One of the most vexing gaps in U.S. immigration law is the lack of appropriate immigration options for foreign entrepreneurs. Many Silicon Valley tech giants were founded by foreign-born entrepreneurs, and concerns have been raised in both the startup community and immigration law community about how the U.S. can avoid losing the founders of the next Google, YouTube or Yahoo. Entrepreneurial-minded foreign students at U.S. universities, for example, are often faced with the difficult choice of seeking a work visa through employment at an existing U.S. business or going back overseas to pursue startup dreams.
In 2014, President Obama announced a series of executive actions on immigration, including expansion of immigration options for foreign entrepreneurs. The Department of Homeland Security (DHS) followed up on this promise in August 2016 by proposing a new administrative rule that would allow international entrepreneurs to gain parole (temporary permission to enter the U.S.) to start and grow their businesses. Named the International Entrepreneur Rule, it authorizes the U.S. Citizenship and Immigration Services (USCIS) to parole, on a case-by-case basis, eligible entrepreneurs of startup enterprises that may provide a significant public benefit through the potential for rapid growth and job creation.
Specifically, under the proposed rule, USCIS may grant parole to an international entrepreneur if:
- The individual has a significant ownership interest in the startup (at least 15%) and an active and central role to its operations.
- The startup was formed in the United States within the past three years.
- The startup has substantial and demonstrated potential for rapid business growth and job creation, as evidenced by:
- Receiving significant investment of capital (at least $345,000) from certain qualified U.S. investors with established records of successful investments;
- Receiving significant awards or grants (at least $100,000) from certain federal, state or local government entities; or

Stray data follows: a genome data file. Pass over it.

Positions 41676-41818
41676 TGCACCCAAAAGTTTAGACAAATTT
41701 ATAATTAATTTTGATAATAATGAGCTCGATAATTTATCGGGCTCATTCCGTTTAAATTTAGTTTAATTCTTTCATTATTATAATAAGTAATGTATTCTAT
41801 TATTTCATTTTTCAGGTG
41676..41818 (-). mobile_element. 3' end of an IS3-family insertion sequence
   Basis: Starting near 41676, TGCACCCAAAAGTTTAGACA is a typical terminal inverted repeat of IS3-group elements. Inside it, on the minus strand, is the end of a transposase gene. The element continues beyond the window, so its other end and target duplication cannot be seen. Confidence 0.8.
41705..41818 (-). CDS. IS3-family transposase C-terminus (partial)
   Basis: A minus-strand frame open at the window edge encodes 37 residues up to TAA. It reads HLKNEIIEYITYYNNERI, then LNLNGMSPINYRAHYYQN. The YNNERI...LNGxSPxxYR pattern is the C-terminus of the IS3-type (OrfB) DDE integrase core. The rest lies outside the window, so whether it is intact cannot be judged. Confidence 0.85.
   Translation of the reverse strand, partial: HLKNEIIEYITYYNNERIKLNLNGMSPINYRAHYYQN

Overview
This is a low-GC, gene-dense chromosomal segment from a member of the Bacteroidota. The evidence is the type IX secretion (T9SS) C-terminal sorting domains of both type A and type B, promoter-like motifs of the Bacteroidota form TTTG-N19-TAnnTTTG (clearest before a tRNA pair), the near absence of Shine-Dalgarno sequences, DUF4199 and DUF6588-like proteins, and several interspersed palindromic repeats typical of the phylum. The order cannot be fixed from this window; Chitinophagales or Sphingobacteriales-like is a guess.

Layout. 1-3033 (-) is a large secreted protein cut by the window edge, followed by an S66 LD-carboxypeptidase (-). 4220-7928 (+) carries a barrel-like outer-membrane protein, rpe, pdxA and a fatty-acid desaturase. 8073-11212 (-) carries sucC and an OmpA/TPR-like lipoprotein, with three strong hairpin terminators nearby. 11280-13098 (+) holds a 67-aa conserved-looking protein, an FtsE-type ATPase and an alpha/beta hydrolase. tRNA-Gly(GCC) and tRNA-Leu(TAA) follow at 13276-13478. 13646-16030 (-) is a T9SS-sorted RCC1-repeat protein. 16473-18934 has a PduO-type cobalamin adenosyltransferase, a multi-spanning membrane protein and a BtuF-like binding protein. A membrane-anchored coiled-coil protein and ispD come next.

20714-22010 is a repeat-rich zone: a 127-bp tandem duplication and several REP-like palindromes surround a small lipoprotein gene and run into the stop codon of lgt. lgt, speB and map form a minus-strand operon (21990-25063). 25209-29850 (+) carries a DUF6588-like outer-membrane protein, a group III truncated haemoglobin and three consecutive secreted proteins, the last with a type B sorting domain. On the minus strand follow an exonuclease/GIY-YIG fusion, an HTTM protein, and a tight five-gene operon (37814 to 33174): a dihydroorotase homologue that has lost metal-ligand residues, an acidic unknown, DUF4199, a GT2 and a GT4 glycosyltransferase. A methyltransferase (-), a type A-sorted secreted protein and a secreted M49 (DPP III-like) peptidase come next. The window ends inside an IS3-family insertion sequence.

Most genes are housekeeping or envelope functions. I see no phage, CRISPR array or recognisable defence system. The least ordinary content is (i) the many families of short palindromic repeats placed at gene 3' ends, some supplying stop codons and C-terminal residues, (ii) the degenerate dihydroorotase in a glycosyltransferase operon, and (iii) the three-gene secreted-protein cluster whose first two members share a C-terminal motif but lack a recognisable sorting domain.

- Partially satisfying one or both of the above criteria, in addition to other reliable and compelling evidence of the startup entity’s substantial potential for rapid growth and job creation.
Under the proposed rule, an entrepreneur may be granted a temporary, initial stay of up to two years to oversee and grow their startup entity in the U.S. In addition, a subsequent request for re-parole (for up to three additional years) would be considered if the entrepreneur and the startup entity continue to provide a significant public benefit, as evidenced by substantial increases in capital investment, revenue or job creation.
The proposed rule grants parole to the international entrepreneur to enter the U.S. for a temporary period. He or she would not be conferred any temporary nonimmigrant status or lawful permanent resident status. Therefore, the entrepreneur must explore additional temporary or permanent U.S. immigration options to continue working in the US after his or her parole has ended.
DHS published the notice of proposed rulemaking in the Federal Register on Aug. 31, 2016, and took public comments until mid-October. There were 608 comments received, including input from tech groups advocating changes such as lowering the minimum investment and extending the number of years an entrepreneur can maintain this status. DHS will next address the comments received in relation to the proposed rule and will issue a final rule to take effect upon its publication in the Federal Register.
It remains to be seen whether the final rule will now be published before the inauguration of the new president and whether President-elect Trump will support or seek to halt this new regulation. Regardless of the outcome, the proposed rule demonstrates an awareness by DHS of the need to facilitate the business creation of foreign entrepreneurs in the United States. This may make some variety of entrepreneur visa more likely to play a role in eventual comprehensive immigration reform.
This law update was authored by Taft attorney Russell Menyhart, with contributions from Taft’s Jennifer Snead.